In support of this, you may observe, that in fcripture, those wbo are in a natural or unconverted state, are often described as lying in a state of ignorance or darkness. They are said to be such as know not God: “ Howbeit then when “ ye knew not God, ye did service unto them « which by nature are no gods *." See also the following description': “ Having the under66 standing darkened, being alienated from the « life of God, through the ignorance that is in " them, because of the blindness of their hearts 7." Agreeably to this, the change produced in them is represented as giving them light or understanding, in opposition to their former ignorance; 66 to open their eyes, and to turn them from “ darkness to light, and from the power of Sa. 66 tan unto God I. But if our gospel be hid; it . Gal. iv. 8. † Eph. iv. 18. Acts xxvi, 18..
" is hid to them that are loft, in whom the god
of this world hath blinded the minds of them " which believe not, left the light of the glo" rious gospel of Christ, who is the image of 16 God, should shine unto them.--For God, who us commanded the light to shine out of darknefs, " hath shined in our hearts, to give the light of 44 the knowledge of the glory of God in the face " of Jesus Christ *." In this way is the matter represented in scripture, much more frequently than is commonly observed ; and, as the understanding is the leading faculty in our nature, it is but reasonable to suppose that the change should begin there, by a discovery of the nature and glory of God, as the foundation of all that is afterwards to follow.
This will be further evident, if we reflect upon the account formerly given, and sufficiently supported from the holy scriptures, of the nature of this change, That it consists in a supreme regard to the glory of God, and an habitual prevailing desire of his favour. To this it is absolutely neceflary, as a preliminary, that there be a discovery of the real nature and transcendent glory of God. How can any man have that as the chief and leading motive of action, which he doth not understand ? How can any man have that as the supreme object of desire, which he . 2 Cor. ix. 4.6.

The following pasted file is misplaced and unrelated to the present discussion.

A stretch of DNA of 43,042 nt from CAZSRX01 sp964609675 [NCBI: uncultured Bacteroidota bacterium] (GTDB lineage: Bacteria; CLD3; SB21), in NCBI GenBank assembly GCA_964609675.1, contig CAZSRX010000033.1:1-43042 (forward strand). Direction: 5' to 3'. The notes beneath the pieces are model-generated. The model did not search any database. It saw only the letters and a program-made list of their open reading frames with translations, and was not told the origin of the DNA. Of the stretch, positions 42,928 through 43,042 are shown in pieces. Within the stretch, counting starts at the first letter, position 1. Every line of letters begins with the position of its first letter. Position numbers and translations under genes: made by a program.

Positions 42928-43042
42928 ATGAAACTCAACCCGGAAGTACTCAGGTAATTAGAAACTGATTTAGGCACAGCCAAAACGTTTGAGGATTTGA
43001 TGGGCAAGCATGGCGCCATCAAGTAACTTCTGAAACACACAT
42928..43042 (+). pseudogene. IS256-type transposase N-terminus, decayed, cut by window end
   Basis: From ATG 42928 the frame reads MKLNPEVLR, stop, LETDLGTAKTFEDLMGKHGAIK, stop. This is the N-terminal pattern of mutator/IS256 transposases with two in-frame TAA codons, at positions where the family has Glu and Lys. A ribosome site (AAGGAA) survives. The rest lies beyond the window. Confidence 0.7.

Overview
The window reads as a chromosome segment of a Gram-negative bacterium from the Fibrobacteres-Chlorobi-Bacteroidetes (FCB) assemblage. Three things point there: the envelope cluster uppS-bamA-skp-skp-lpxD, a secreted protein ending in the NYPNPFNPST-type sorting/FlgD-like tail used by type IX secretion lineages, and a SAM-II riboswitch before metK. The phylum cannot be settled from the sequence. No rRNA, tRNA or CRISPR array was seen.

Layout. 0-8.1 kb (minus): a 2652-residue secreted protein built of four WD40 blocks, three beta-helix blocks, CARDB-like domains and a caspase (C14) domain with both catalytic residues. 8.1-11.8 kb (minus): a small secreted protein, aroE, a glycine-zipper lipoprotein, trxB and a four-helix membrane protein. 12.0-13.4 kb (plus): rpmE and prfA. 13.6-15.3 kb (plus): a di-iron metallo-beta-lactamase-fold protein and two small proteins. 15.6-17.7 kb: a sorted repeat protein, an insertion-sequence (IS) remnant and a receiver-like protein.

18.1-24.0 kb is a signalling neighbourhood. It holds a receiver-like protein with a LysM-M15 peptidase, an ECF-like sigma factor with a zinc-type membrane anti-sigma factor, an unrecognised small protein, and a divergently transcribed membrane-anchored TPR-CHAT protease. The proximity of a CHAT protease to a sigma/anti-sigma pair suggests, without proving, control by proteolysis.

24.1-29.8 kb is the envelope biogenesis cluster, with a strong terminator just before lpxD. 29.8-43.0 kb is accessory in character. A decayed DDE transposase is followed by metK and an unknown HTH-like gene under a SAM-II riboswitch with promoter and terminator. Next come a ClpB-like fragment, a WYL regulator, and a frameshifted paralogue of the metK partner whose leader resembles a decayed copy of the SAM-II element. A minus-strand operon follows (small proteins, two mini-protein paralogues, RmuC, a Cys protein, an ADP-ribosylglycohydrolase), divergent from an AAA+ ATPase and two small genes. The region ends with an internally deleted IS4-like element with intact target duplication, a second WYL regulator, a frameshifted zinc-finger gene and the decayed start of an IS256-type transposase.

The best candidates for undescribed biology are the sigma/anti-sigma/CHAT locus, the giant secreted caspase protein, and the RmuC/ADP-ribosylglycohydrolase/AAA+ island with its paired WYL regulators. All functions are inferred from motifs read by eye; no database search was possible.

doth not know? Neither of these is poffible; there must, therefore, be some such discovery as I have mentioned above. It is true, this is but imperfect at first; there will be in the truly regenerate a growing discovery of the glory of God, as well as a growing delight in him, as its consequence: yet there must be some view of his nature, as the beginning of the change, and the ground-work of every holy disposition.
This discovery of God implies two things, which, as they are both necessary, so they deserve our particular attention ; and it is not improper to distinguish carefully the one from the other. 1. It must be a discovery of his real na. ture. 2. A discovery of the worth and excellence of his nature, which is, properly speaking, the glory of God.
1. It must be a discovery of the real nature of God. He must be seen to be just such a Being as he really is, and no false or adulterated image must be placed in his room, or adored in his stead. He must be seen in his spiritual nature, as al. mighty in his power, unsearchable in his wisdom, inviolable in his truth ; but, above all, he must be seen as infinite in his holiness and hatred of fin, as impartial in his justice, and determined to punish it. Such is the scripture representation of God, as “ glorious in his holiness.-- Evil can" not dwell with him, and sinners cannot stand